West Coast green thumbs are fuming over a locked gate that’s preventing the Ucluelet School Garden from blooming as the popular community asset is becoming a devastating graveyard of dried up plants.
“You walk by there and it’s just dead. Everything’s dry and yelling for water,” local gardener Liisa Nielsen told the Westerly News. “My heart breaks.”
The garden has been managed and maintained by local teacher Carey McPherson since 2015, but McPherson told the Westerly that the lock at the gate was changed around the same time that schools closed due to the coronavirus pandemic in March and she was not given a key.
She said School District 70 allowed her back into the garden around the beginning of June, but she needed to ask for the gate to be unlocked each time she wanted to enter the facility and the people she had been borrowing the key from have not been around over the summer.
“It’s been about two months now…There’s a lot of things that have died already, unfortunately, that I planted in June. I was not aware that it would be locked over the summer,” she said.
“I really want to get in there and make it nice again and take care of it before the kids start coming back in the fall, whatever that looks like. It’s a beautiful, big, outdoor classroom, but it does need care.”
A petition with over 700 signatures was recently sent to School District 70 demanding that the garden “be open now and in the future for teachers, caretakers and community volunteers who have invested over $24,000 in local fundraising, grants and donations,” so that it can be maintained and cared for.
“The school garden is a valued educational resource, where students have learned to grow food, work together with nature and have pride of ownership,” the petition reads, in part.
The petition was launched by Mieke Dusseldorp, a self-described “West Coast plant nerd,” who told the Westerly that she wanted to illustrate how appreciated the garden is on the West Coast to school district officials in Port Alberni.
“They’re in another town, so maybe they’re not realizing that it’s actually a jailed up garden that’s just going to weeds right now,” she said. “I thought maybe they weren’t recognizing that it’s a really important place…The community has fundraised, the kids have fundraised, people have donated their time and their energy and their plants and their money and it’s just locked up and going to die.”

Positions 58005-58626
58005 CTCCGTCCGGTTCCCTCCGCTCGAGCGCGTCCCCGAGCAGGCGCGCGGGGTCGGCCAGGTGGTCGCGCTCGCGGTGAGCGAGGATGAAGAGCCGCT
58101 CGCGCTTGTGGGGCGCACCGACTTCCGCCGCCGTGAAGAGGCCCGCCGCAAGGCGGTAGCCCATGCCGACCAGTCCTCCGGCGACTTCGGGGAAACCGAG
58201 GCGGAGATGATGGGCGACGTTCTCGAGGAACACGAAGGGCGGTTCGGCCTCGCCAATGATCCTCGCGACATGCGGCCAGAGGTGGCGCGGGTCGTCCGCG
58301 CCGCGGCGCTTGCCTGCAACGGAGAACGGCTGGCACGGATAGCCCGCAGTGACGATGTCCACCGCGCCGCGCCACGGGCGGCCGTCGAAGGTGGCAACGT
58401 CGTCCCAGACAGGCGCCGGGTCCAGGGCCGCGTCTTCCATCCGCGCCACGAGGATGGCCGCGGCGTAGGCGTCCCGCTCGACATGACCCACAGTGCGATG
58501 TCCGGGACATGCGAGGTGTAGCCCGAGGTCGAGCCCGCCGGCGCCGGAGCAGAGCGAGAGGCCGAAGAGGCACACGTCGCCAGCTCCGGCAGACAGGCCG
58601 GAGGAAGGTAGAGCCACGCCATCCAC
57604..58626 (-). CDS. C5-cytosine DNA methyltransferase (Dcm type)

She said she was not surprised to see the petition garner so much interest and support and added that she sent it to the school district on July 16 and again on July 24, but was “frustrated” to have received no response.
McPherson said the school’s garden program was created thanks, in part, to funding raised by the students themselves who managed to fundraise just under $7,000 for the facility’s growth by going door to door selling seeds and bulbs.
“One of the benefits is the kids see where their food comes, they take a pride of ownership, they learn in an alternative environment and they get physical education at the same time,” she said adding that along with being enjoyed by the young gardeners, the food grown at the garden has been donated to the Food Bank on the Edge Society and Community Lunch program.
She added teachers have used the garden as a tool and outdoor classroom and a garden club quickly rose in popularity.
“I think it’s really been fantastic and valuable for a lot of our students…It’s a really good sign when the kids come on their own choice, not just for classes,” she said, adding that she hopes to have the garden ready to serve as an “anchor” for students returning from a confusing and socially-distanced summer. “I think it gives the students a sense of power and a sense of hope and a sense of control, which are all especially important right now…I’d love to go in there and clean it all up and have it ready again for the kids.”
The VI Free Daily reached out to SD70 for comment, but did not hear back by presstime.
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